Ángel Velez Marticorena
In these more than five years automating processes with RPA tools, we have seen how the opinion of the staff, the staff manager, the CIO and the CEO about this technology has been changing. When process robotization was beginning, almost all opinions converged on skepticism towards a novel technology and job reduction as the main and most important objective of robotization. Today, after robotizing hundreds of processes in companies in many different sectors, we have seen that robotization is understood for what it really is: an opportunity to simplify management and focus the workplace on generating value. That is, to better serve customers, uncover opportunities, design and develop new plans…
In order to robotize, it is necessary for the employee to expose each process he/she manages in detail, the interaction with the systems, the exceptions, the results… In addition, in many occasions, the process is not documented, so all the knowledge belongs exclusively to the employee. When we start a robotization project, we find many employees reluctant, fearful that the robot will compete for their job. But robots are made for employees. The employees are their owners, responsible for the operation of the robot. When an employee gets his first robots, which free him from the harder, repetitive work and allow him to engage in more creative and fulfilling activities, he becomes a fervent advocate and driver of company automation.
Almost all jobs with a computer among their tools generate automatable processes. Almost all jobs with management, decision making, customer relations… work with a computer and limit their real dedication to value creation by dedicating themselves to tasks that can be performed by a robot. It will also do it faster, without errors, without fatigue. Human resource managers who have monitored a process automation project have found that the first and most important result of robotization is to increase the ability of staff to generate value. With the same staff, the company can manage more and better, increase sales capacity, conflict resolution, dedication to the customer… Capacity limitations due to the administrative weight of the process decrease, increasing the productivity and effectiveness of the staff.
RPA is a non-intrusive technology that has minimal impact on existing systems and can be used by any company, regardless of its IT architecture. Everything that a user can do from his keyboard with the most diverse applications and user interfaces can be done by a robot. To date, we have not encountered any non-automatable user actions, which proves the potential and maturity of this technology. The CIO leading or promoting an automation project is aware that RPA is a complementary technology to the systems already in place and that it enhances the most efficient use of their internal systems and other external systems needed for daily management.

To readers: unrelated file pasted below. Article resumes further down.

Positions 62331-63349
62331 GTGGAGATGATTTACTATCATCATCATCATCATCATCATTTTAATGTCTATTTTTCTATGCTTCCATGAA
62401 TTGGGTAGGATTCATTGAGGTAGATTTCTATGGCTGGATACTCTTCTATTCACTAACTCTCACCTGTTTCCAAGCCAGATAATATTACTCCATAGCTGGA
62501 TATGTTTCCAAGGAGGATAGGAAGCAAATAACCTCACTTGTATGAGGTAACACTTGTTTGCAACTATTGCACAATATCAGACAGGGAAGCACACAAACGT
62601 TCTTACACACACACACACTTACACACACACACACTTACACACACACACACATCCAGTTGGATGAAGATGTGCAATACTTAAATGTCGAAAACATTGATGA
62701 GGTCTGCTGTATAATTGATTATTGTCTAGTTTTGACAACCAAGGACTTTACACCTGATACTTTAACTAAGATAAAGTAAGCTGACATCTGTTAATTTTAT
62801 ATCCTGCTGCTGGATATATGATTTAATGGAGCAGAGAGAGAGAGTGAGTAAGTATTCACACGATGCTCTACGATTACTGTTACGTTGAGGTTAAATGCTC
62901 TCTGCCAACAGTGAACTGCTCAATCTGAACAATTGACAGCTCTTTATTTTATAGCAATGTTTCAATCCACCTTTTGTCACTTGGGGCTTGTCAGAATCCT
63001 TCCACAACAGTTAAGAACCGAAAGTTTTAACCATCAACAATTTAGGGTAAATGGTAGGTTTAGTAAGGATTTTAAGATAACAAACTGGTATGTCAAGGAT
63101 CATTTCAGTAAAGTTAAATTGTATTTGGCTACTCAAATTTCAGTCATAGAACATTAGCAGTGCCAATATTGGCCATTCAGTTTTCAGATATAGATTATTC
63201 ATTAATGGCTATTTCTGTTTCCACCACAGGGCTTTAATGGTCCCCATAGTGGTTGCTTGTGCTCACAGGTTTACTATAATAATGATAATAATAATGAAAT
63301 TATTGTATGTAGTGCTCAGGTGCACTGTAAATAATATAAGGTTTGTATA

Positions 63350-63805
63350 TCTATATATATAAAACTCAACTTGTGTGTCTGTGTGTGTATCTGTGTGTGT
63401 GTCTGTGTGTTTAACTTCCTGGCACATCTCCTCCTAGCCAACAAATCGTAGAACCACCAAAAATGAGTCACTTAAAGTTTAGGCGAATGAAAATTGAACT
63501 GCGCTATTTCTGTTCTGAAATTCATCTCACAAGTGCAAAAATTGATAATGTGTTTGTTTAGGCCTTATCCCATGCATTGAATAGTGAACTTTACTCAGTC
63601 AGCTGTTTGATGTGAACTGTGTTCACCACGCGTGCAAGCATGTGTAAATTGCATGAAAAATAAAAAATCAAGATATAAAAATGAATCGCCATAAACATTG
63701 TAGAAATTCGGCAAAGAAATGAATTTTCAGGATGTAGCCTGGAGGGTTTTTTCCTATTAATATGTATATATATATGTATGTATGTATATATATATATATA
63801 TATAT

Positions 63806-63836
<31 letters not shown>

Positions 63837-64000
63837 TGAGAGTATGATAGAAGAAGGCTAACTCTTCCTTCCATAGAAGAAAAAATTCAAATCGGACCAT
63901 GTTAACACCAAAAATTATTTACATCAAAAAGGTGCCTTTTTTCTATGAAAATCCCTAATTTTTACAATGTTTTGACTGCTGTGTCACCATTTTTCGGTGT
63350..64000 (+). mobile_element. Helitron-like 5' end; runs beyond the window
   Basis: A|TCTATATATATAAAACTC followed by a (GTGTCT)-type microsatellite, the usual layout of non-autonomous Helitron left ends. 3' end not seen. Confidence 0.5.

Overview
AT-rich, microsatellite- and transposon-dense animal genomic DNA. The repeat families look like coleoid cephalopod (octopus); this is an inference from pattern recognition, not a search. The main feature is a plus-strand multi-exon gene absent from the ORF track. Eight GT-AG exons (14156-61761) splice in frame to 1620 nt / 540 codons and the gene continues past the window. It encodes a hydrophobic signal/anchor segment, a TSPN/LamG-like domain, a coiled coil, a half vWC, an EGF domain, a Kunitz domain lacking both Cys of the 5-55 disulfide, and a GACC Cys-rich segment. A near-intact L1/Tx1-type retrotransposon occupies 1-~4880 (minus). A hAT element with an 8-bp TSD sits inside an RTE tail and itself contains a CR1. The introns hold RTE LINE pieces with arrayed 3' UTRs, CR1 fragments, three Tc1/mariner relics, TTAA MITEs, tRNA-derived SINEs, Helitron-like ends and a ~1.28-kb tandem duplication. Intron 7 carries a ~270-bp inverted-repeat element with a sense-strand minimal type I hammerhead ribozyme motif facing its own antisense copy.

If traditional systems “automate” long processes defined by procedures, formulas, rules…, RPA “automates” shorter processes defined by user actions performed on existing systems. The CIO understands RPA as the essential technology to reduce the need to adapt or customize existing systems to user requirements. Also to move data between different systems, websites or office tools and to start introducing artificial intelligence solutions. Solutions that expand the potential of management systems. The CIO is integrating RPA technology into IT by defining and structuring a Competence Center in charge of extending robotization throughout the company’s various departments.
Often, an automation project starts with a simple proof of concept, developing a first robot for the company to “see and understand” the new technology and its possibilities. In each management area, there are many processes that can be automated. However, it is advisable to prioritize those that present a better ROI or those that substantially improve a service or the capacity and quality of management of a work center. When a CEO sees the first robots running and reviews the monitoring of results and ROI, he becomes aware of the enormous interest in process automation.
On the one hand, each automation is a small project that is defined and built in a few days or weeks. There is no risk of a large project. On the other hand, returns on investment for each automation are almost always less than one year. To conclude, the staff is oriented towards generating value, achieving, as we have said before, with the same staff what would require a larger workforce. In this context, the CEO identifies process automation as an essential project to strengthen the company.
All businesses will introduce RPA as a technology to streamline and simplify their processes. The symbiosis between robotization and cognitive technologies is a reality: artificial intelligence, text recognition and analytics, natural language processing, machine learning… Technologies that make it possible to create “intelligent robots” that replicate human capabilities and enhance employee-robot complementarity. All efficient workplaces will have software robots that will assist the user in the best performance of his or her function. In other words, “hyper-automation” is an irreversible path.